The Supreme Court distinguished the posture of this case from Raines, not only because the President had now exercised his cancellation authority, thereby removing any concern about the ripeness of the dispute, but more importantly because the parties alleged a "personal stake" in having an actual injury redressed rather than an "institutional injury" that is "abstract and widely dispersed." Thus, the Supreme Court found that the plaintiffs did have standing and subsequently struck down the line item veto. Notwithstanding an opposite holding in Clinton, it can easily be distinguished from Raines as it illustrates the stringent standards-even in modem jurisprudence-under which certain plaintiffs (like the Council) can have standing to challenge the executive branch of the government in situations similar to these.

The members of the Council have sued in their official capacity a well as "District residents and taxpayers." It is doubtful, under Raines and Clinton, that the members' institutional and official interest is sufficient to give them standing in the current dispute. The remaining question is whether the members have standing as taxpayers. In Flast v. Cohen, 392 U.S. 83 (1968), the taxpayer--plaintiffs sought to enjoin the expenditure of federal funds under the Elementary and Secondary Education Act of 1965, which they alleged were being used to support religious schools in violation of the Establishment Clause. The Supreme Court developed a two-part test to determine whether the plaintiffs had standing to sue. First, because a taxpayer alleges injury only by virtue of his liability for taxes, the Court held that "a taxpayer will be a proper party to allege the unconstitutionality only of exercises of congressional power under the taxing and spending clause of Art. I, §8, of the Constitution." Id. at 102. Second, the Court required the taxpayer to "show that the challenged enactment exceeds [***714] specific constitutional limitations upon the exercise of the taxing and spending power and not simply that the enactment is generally beyond the powers delegated to Congress by Art. I, §8." Id. at 102-103.

The plaintiffs in Flast satisfied this test because "[their] constitutional challenge [was] made to an exercise by Congress of its power under Art. I, § 8, to spend for the general welfare," id. at 103, and because the Establishment Clause, on which plaintiffs' complaint rested, "operates as a specific constitutional limitation upon the exercise by Congress of the taxing and spending power conferred by Art. I, § 8," id. at 104. However, the Court reaffirmed that the "case or controversy" aspect of standing is unsatisfied "where a taxpayer seeks to employ a federal court as a forum in which to air his generalized grievances about the conduct of government or the allocation of power in the Federal System." Id. at 106.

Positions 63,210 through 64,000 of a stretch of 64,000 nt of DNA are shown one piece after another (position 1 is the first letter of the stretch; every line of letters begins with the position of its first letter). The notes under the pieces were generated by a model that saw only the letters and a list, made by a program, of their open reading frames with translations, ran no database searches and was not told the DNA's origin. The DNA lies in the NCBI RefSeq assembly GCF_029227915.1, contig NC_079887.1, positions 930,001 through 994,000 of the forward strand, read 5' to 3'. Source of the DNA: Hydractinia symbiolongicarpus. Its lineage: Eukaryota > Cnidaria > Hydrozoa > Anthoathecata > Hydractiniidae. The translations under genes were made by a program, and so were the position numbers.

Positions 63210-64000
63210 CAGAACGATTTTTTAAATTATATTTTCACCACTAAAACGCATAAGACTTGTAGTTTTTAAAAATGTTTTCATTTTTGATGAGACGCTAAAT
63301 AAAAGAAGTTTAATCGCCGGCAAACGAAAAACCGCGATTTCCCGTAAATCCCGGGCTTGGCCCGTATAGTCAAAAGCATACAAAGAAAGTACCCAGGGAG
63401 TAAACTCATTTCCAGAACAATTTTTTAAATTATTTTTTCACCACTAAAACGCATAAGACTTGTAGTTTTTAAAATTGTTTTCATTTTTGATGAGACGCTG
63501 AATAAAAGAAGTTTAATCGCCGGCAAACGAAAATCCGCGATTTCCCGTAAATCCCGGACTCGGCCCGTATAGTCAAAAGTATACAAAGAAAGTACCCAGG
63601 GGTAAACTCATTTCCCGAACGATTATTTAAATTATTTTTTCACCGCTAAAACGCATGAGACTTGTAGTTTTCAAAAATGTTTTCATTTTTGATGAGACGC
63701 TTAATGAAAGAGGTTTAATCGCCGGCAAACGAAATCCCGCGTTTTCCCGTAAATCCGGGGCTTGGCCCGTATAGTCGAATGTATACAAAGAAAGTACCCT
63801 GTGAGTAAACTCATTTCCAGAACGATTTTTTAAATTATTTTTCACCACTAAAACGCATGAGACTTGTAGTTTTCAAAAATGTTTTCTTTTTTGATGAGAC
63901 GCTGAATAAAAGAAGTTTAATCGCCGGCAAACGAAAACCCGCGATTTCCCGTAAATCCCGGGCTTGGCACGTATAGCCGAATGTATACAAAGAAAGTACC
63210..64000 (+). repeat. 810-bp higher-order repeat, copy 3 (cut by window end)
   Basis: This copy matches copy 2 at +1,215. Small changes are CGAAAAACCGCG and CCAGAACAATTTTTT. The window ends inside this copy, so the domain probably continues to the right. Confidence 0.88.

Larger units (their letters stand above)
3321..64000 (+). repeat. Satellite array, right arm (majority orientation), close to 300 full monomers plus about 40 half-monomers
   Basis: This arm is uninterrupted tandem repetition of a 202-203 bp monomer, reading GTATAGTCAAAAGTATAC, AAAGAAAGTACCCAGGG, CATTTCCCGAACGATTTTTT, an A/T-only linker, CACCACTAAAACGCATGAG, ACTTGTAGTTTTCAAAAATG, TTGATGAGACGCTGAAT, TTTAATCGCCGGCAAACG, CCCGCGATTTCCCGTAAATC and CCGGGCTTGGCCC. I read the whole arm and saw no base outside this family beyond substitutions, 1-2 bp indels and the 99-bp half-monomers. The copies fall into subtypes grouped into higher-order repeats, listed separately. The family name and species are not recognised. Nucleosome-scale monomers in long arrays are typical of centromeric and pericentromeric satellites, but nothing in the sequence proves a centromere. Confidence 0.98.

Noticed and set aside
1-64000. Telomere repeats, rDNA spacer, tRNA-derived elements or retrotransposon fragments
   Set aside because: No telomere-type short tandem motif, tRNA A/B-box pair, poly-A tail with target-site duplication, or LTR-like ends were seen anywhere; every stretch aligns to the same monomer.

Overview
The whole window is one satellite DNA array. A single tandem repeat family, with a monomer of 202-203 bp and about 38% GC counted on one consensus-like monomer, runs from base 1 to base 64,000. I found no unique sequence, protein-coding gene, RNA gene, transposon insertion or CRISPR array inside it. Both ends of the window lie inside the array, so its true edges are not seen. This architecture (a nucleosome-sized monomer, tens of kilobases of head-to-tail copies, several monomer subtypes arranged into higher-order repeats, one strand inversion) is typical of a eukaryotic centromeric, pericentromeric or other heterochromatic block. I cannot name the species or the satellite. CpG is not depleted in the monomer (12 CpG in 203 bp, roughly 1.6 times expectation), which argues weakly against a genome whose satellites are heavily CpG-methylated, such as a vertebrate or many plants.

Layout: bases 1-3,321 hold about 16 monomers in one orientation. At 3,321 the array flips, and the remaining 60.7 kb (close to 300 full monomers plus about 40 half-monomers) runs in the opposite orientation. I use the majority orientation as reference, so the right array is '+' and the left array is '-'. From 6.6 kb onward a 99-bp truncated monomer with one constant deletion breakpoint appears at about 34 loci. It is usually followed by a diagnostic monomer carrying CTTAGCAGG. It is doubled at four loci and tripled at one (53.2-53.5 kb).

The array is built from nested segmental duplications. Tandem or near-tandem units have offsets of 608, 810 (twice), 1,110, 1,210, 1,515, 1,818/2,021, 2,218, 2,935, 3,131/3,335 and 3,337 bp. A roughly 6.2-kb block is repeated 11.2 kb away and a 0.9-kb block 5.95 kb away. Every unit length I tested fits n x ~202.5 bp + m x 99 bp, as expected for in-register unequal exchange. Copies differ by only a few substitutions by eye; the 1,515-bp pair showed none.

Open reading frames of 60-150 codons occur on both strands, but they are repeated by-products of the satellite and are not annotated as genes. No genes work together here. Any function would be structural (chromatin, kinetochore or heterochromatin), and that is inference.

Unlike Flast, the Council is not alleging any specific constitutional violation, but allege only that the defendant is not enforcing what they believe to be a valid law. This allegation is nothing more than a "generalized grievance about the conduct of government or the allocation of power" in the District government. It is an insufficient basis upon which to obtain standing in this matter. Alternately, the Council's actions, in light of the record of its attempts to remove the incumbent Inspector General, can reasonably be viewed at its attempt to preserve its own political power-another inadequate grounds for having the standing to sue in this instance.

II. Because the District's Quo Warranto Statute Incorporates the Requirement for Standing, the Plaintiff Members of the Council Cannot Obtain a Writ of Quo Warranto Against the Incumbent Inspector General, Charles C. Maddox

We have already concluded that the plaintiff members of the Council lack standing to bring an equitable action for declaratory relief against the Mayor, for the purpose of obtaining ouster of Mr. Maddox as Inspector General. The remaining issue is whether the plaintiffs nevertheless might be able to invoke the legal remedy of quo warranto to obtain such ouster, even if they lack standing in equity. We believe the standing requirement would also apply in a quo warranto proceeding, thus barring them from quo warranto relief.

We need not here restate the provisions of the District's quo warranto statute, D.C. Official Code § 16-3521 et seq. (2001), which are fully set out in the June 11, 2003 memorandum of points and authorities in support of defendant's motion to dismiss the complaint or, in the alternative, for summary judgment. Those provisions afford an adequate remedy at law for qualifying persons to seek the ouster of a public official on the ground that the official lacks lawful title the office he or she holds. It follows that, because an adequate remedy at law exists, equitable relief, including the remedy of a declaratory judgment, should not lie in this case on behalf of any person who qualifies to bring a writ of quo warranto. See, e.g., United States ex rel. Noel v. Carmody, 148 F.2d 684, 685 (D.C. Cir. 1945).